It is recommended that there be a subdivision of the intervals, particularly for intervals that comprise in excess of 50% of the firm's total financial assets and liabilities.

Contingent Obligations

A contingent obligation may exist when a borrower pays a fee to the guarantor of a loan and the guarantor commits to reimburse the lender in the event of borrower default. The guarantor recognizes a financial liability while the lender records a financial asset.

Pension Plans

Pension plan liabilities are financial obligations to pay cash to retired employees as per a contractual arrangement. Pension plan assets consist of cash, receivables, equity securities, bonds, financial instruments and nonfinancial assets (e.g. real estate). Hence, pension liabilities and almost all pension plan assets are financial instruments.


To provide meaningful information to financial readers about financial instruments, disclosure is needed of credit risks including maximum credit risk, reasonably possible credit loss and probable credit loss. Data on interest rates also provide clues as to a company's financing strategy. The market value of securities is also relevant as well as expected cash receipts and cash payments. Contingent obligations must be presented for appraising possible future obligations.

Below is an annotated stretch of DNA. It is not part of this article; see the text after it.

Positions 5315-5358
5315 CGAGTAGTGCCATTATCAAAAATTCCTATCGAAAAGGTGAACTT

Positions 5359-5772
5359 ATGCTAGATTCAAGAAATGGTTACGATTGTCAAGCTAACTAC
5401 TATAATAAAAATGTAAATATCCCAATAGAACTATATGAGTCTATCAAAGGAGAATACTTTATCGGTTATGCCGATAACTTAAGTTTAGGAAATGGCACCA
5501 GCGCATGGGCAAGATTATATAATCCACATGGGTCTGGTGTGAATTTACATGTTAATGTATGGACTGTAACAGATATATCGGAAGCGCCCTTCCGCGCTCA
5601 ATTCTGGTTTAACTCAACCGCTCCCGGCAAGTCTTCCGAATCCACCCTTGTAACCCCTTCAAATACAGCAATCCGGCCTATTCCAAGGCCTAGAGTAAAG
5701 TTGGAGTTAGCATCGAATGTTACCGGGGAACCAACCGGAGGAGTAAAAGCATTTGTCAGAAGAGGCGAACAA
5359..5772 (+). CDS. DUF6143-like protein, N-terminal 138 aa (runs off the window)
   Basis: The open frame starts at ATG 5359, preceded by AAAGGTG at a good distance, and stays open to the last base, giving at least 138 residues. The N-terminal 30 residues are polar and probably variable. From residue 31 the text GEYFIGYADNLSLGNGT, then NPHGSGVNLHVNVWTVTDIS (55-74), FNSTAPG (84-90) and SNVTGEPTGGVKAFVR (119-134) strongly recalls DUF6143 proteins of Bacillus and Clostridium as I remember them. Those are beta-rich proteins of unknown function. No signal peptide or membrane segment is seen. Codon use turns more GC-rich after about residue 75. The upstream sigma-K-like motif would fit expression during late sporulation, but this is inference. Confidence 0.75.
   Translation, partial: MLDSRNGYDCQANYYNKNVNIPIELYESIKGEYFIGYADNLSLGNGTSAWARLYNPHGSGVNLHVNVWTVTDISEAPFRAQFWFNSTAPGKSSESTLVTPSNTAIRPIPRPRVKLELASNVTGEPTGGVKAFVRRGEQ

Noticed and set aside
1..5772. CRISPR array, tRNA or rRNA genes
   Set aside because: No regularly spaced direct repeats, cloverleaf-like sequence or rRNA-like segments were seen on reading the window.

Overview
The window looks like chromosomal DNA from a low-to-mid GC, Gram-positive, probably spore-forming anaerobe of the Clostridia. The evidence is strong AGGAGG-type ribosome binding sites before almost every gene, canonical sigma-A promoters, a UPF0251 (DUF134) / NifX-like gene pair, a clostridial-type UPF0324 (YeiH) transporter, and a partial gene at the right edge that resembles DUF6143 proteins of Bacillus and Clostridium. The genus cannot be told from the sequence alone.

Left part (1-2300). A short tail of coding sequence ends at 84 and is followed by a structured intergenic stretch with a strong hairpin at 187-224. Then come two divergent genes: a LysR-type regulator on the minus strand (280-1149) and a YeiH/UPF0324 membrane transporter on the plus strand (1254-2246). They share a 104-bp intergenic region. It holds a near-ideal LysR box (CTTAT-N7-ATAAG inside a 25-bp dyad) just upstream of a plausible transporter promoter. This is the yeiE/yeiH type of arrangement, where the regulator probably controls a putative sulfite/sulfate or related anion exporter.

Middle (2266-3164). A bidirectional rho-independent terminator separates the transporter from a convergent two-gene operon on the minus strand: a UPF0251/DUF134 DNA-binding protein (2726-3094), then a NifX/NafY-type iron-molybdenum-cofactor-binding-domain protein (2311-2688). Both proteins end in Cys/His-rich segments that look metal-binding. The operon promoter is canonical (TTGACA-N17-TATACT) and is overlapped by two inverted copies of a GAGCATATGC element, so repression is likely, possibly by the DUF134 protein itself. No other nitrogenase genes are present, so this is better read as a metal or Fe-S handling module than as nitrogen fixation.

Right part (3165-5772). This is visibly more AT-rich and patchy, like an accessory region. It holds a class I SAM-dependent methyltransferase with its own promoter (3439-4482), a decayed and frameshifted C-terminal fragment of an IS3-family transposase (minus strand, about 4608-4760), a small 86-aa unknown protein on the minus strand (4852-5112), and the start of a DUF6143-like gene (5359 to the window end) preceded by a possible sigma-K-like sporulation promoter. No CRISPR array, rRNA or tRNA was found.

Joel G. Siegel, Phd, CPA, is an accounting consultant and professor of accounting at Queens College of the City University of New York.

Peter Chiu, JD, is a financial consultant and professor of accounting at Queens

College of the City University of New York
COPYRIGHT 1990 National Society of Public Accountants
No portion of this article can be reproduced without the express written permission from the copyright holder.
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Author:Siegel, Joel G.; Chiu, Peter
Publication:The National Public Accountant
Date:Aug 1, 1990